Gardening club


April 11th 2024.

The amount of plants that were brought to swap and give away unfortunately vastly outnumbered the attendees on this sunny afternoon, after perusing a table full of plants and choosing what we wanted, everyone headed up to my polytunnel for a look around.


My space is still mostly taken up with over-wintering pots and hanging-baskets which I’m busy preparing to put out on the terrace once the risk of frost is past. My several clematis are going crazy after the mild weather we’ve been having, with the temperature climbing to 30* in there!


Garlic planted in November in one of the spare beds is coming on well and bulbing out nicely, in a month I’ll be desperate to get it out and fill the bed with peppers.


I think Spring is my favourite season, so full of new life and colour after the drab winter.

The Wisteria is about to flower and the iris stems are forming after the first flush of spring daffs and tulips have given it their all, the forget-me-nots are already carpeting the edge of the drive and very pretty in pink and blue they are too!

The Aquilegia are making an early appearance, not all of them quite open yet, a vey welcome splash of colour in my front beds.


We have started preparing the veggie garden for the arrival of a new inherited polytunnel, I intend to cover it in insect proof netting and grow brassicas and fruit bushes under it. I’m so fed up of feeding birds and caterpillars all year and having little to show for my hard work when it comes time to cook the dinner!

a garden tour we retired inside for tea and cake and to make a list of gardens
we would like to visit this year, if you have any
suggestions please let me know.

are a few to get us started;

first visit will be the Jardin
Botanique d’Haute Bretagne at Le Chatellier on Thursday  the 9th May. The most comprehensive garden
in this area, a superb afternoons walk in inspired surroundings. The cost is

 There is a restaurant, ‘Le Caisse Grain’, on site where we ate
before last
years visit, 20 of us enjoyed a lovely
lunch before our garden tour, I will book the restaurant for midday, please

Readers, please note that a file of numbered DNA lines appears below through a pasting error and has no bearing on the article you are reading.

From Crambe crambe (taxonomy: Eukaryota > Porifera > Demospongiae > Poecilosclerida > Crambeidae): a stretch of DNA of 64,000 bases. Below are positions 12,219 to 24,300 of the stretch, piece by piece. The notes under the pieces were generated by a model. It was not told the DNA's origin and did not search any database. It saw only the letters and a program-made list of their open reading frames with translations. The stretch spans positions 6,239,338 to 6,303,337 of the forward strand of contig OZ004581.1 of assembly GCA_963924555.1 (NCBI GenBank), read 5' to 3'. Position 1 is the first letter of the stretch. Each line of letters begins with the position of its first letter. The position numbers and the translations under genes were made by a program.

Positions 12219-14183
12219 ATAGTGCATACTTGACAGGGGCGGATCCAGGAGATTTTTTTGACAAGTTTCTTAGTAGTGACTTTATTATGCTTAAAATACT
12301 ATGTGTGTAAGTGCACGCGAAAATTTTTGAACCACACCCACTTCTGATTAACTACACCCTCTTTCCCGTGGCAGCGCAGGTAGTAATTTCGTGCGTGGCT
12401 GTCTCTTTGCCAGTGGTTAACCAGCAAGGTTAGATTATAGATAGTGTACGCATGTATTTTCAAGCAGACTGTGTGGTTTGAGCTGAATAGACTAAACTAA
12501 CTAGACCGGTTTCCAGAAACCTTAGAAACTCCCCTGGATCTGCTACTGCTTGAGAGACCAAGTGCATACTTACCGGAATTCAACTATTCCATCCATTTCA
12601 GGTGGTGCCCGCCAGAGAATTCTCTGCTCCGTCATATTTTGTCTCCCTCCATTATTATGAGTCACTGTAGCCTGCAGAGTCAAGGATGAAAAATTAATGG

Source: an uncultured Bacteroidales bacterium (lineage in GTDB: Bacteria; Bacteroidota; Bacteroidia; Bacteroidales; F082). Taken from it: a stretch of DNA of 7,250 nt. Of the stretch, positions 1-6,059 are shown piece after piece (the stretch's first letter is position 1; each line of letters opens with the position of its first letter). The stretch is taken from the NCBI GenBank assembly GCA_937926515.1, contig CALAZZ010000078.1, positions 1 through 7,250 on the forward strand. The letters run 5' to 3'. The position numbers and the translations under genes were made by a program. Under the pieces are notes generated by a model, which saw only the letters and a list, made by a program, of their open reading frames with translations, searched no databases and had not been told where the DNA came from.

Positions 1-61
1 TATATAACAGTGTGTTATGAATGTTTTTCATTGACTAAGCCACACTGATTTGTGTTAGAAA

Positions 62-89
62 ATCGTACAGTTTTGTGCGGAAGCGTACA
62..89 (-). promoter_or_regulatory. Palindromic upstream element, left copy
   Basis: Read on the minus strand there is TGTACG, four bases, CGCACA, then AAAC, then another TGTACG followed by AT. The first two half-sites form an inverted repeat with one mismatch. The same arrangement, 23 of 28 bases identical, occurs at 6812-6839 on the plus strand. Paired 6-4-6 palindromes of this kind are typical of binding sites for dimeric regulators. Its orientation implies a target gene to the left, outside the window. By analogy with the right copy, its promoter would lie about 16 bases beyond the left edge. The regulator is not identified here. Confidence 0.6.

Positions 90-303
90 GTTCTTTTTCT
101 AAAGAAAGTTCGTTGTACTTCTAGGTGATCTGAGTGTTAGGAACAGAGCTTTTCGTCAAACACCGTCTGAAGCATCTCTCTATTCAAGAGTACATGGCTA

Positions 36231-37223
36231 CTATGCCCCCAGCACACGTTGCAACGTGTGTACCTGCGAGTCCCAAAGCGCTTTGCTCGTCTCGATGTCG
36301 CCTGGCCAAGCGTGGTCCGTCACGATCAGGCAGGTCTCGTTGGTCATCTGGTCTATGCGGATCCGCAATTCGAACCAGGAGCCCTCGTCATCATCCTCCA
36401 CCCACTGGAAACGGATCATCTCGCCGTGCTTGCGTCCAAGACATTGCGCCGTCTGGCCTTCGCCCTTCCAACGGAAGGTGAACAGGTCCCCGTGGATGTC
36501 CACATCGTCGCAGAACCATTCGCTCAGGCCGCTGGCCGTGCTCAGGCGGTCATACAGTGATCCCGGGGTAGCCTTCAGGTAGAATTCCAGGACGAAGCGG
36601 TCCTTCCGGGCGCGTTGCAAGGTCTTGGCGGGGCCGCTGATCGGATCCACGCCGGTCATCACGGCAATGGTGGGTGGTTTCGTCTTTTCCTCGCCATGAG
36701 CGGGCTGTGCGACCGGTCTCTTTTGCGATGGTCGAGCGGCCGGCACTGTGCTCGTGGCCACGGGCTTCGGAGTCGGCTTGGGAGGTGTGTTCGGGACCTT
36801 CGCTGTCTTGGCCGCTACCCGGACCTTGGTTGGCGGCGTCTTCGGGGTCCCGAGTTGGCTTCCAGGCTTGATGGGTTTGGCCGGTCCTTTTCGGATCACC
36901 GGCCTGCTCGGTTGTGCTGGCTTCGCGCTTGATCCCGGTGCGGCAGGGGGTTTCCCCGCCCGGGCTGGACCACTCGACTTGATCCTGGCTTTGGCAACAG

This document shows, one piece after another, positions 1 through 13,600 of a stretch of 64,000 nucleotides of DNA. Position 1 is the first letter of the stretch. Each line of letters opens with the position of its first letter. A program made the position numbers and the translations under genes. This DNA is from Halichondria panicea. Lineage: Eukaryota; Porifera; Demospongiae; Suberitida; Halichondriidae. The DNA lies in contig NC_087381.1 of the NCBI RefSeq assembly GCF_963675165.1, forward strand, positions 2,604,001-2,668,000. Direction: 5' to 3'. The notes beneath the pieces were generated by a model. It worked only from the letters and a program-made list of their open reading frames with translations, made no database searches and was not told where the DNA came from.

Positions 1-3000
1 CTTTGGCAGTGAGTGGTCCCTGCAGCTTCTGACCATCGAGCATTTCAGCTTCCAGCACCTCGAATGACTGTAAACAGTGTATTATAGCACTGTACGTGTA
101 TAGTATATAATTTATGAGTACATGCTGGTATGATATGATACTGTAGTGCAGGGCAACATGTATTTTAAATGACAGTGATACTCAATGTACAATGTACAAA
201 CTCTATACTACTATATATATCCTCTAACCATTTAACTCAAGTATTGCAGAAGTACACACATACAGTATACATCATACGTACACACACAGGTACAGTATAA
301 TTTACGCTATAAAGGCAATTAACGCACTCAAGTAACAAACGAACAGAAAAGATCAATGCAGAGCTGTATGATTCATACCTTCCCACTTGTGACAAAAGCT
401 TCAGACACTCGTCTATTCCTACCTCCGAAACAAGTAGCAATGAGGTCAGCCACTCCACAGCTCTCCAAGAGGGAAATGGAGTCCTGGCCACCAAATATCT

contact me as soon as possible if you wish join us. The menu is available
on line on the restaurant site. If you
don’t want to eat there, meet us at the front entrance at 2pm.

The second visit will be on Pentecost Monday the 20th at Jardin de Cassel in Isigny le Buat cost; 4€, this is a delightful garden normally but this will be a special ‘Jardin en Fete’ opening with artisans, musicians and craft stalls and usually a food truck. There is also a shop on the premises and is always a lovely afternoon out. (please see the advert below)

 Our June visit will be to the Christian Dior garden/museum in Granville, the garden is small but delightful and free to visit. There is a café in the grounds or you can take a picnic, the house and museum is optional and costs 10€ you must book online and choose a timeslot as it gets busy. The display changes every year and this year is ‘Couturier Visionnaire’.

 I suggest carshares if we can as parking can be difficult. Meet at 2pm near the front door or Ducey roundabout carpark for carsharing at 1pm.

For all visits, please can you email me or message on the Whatsapp group so I know who to expect and we know who to wait for. I do hope you can join us at least  for the first visit, it’s spectacular!

                                                                                 Julie Turpin


Gardeners corner

Decoding the Mathematical Secrets of Plants’ Stunning Leaf Patterns

A Japanese shrub’s unique foliage arrangement leads botanists to rethink plant growth models

The spiral pattern of an Aloe polyphylla plant at the University of California Botanical Garden. (Stan Shebs via Wikicommons under CC BY-SA 3.0)

By Maddie Burakoff

JUNE 6, 2019

To the untrained eye, plants may appear to grow rather impulsively, popping out leaves at random to create one big green jumble. Take a closer look, though, and you’ll find that a few curiously regular patterns pop up all over the natural world, from the balanced symmetry of bamboo shoots to the mesmerizing spirals of succulents.

In fact, these patterns are consistent enough that cold, hard math can predict organic growth fairly well. One assumption that has been central to the study of phyllotaxis, or leaf patterns, is that leaves protect their personal space. Based on the idea that already existing leaves have an inhibitory influence on new ones, giving off a signal to prevent others from growing nearby, scientists have created models that can successfully recreate many of nature’s common designs. The ever-fascinating Fibonacci sequence, for example, shows up in everything from sunflower seed arrangements to nautilus shells to pine cones. The current consensus is that the movements of the growth hormone auxin and the proteins that transport it throughout a plant are responsible for such patterns.

Leaf arrangement with one leaf per node is called alternate phyllotaxis, whereas arrangement with two or more leaves per node is called whorled phyllotaxis. Common alternate types are distichous phyllotaxis (bamboo) and Fibonacci spiral phyllotaxis (the succulent spiral aloe), and common whorled types are decussate phyllotaxis (basil or mint) and tricussate phyllotaxis (Nerium oleander, sometimes known as dogbane).